Intel has struggled with its new 10-nanometer production process. It finally showed up in late 2019 in the form of Intel’s “Ice Lake” processors, which are used in everything from the Dell XPS 13 to the MacBook Air. They never came to desktop, or to any processor over 15 watts. The company has publicly acknowledged that 10nm will never be Intel’s best node.

So, what happens when Apple comes knocking, asking for its usual custom 25-watt processor? Well, availability might be slim. That’s especially true in the current moment, with supply chain issues and economic uncertainty in the mix.

Neither Apple or Intel have confirmed this possibility, but it would explain why Apple easily updated its entire MacBook Air line to 10th-generation without an issue. The 9-watt processor might be easy for Intel, but a 25-watt chip at the volume Apple needs for the MacBook Pro could be a problem. Apple would want to guarantee a certain level of performance, and that would force it into a tough decision.

Here are the options: Reduce the price of these cheaper models or play up the “new features” on the expensive models. It would have been the perfect time for a price cut (as it was with the MacBook Air). Even $100 would acknowledge the fact that you’re paying for an old processor and slower RAM. Obviously, Apple went for the other option.

Apple still lacks a great $1,300 laptop

Does that make the 13-inch MacBook Pro a complete whiff?

Not at all. There will be plenty of people who buy the $1,299 MacBook Pro just to get the better keyboard and extra storage. I’m happy for them. Fixing the older model’s disappointing keyboard is a big deal.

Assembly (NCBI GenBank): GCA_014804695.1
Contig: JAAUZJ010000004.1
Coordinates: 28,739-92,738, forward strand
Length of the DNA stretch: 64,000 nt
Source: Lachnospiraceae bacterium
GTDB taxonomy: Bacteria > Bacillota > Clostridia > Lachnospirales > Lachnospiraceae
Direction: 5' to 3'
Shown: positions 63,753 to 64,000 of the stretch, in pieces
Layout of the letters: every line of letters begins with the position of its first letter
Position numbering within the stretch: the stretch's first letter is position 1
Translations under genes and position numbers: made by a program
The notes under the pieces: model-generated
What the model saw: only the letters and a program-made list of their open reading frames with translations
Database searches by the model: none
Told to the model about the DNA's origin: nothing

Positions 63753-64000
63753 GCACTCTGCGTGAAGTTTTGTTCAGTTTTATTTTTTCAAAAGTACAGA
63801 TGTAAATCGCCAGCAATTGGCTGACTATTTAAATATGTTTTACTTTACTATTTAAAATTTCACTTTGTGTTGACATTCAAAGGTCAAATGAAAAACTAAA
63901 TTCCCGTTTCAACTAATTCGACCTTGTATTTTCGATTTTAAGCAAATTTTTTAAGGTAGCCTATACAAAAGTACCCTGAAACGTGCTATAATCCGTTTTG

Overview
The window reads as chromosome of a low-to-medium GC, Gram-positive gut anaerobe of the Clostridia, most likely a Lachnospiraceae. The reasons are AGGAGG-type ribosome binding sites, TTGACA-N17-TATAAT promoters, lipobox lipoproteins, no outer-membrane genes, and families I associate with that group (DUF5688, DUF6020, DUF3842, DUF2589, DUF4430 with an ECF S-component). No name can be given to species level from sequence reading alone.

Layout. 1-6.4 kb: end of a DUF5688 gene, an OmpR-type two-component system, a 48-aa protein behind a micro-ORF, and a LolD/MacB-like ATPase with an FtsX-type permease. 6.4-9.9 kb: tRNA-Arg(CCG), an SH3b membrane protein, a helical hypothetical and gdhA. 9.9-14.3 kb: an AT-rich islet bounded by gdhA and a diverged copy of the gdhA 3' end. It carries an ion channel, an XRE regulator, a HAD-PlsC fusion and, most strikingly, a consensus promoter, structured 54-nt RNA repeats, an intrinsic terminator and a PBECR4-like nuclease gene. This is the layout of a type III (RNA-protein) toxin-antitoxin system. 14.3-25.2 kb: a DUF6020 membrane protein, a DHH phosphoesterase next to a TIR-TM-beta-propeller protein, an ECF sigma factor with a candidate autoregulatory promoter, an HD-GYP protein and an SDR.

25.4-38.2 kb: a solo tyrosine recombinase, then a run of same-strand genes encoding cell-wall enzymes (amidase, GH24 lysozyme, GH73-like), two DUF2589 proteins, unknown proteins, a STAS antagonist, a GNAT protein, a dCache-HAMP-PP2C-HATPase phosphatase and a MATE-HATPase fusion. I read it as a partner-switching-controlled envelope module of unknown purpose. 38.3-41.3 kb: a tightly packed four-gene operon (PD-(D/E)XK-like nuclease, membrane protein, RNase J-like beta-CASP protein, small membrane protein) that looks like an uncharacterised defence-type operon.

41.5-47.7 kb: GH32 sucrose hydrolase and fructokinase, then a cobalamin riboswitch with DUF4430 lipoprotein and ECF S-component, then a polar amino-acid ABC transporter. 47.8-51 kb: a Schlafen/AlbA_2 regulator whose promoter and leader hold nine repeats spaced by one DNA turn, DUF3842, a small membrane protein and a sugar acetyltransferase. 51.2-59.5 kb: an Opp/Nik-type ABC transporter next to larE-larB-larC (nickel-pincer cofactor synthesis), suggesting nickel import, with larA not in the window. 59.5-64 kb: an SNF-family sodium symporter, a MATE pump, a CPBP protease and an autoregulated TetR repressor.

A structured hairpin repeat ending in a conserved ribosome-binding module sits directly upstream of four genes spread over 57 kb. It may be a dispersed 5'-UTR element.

Still, the MacBook line lacks a true competitor to laptops like the Dell XPS 13. With the MacBook Pro, you can get a 10th-gen Core i5 with 16GB of RAM and a 512GB SSD for $1,799. A similar configuration from Dell will cost you just $1,349. A little “Apple Tax” can be expected, but the MacBook Pro 13 isn’t anywhere near competitive on price.

Apple’s MacBook Air also fails to fill the gap between entry-level and ultra-luxury Macs. While the Air has updated Intel hardware, it also sacrifices performance for thin design and simplicity. Midrange Air models simply can’t keep up with price-competitive models from Dell, HP, Lenovo, and others.

This leaves Apple’s Mac lineup in an awkward place. Budget buyers who don’t have demanding needs can grab the Air. Extreme users can pick up an upgraded MacBook Pro 13 or Pro 16. Everyone else is left without a good option. A $1,500 MacBook Pro 13 configuration isn’t bad, exactly, but what you receive for your cash is far less than what you can buy from the competition.

Perhaps the 14-inch MacBook Pro will finally fill this gap.

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Luke Larsen
Senior Editor, Computing
Luke Larsen is the Computing Editor at Digital Trends and manages all content covering laptops, monitors, PC hardware, and…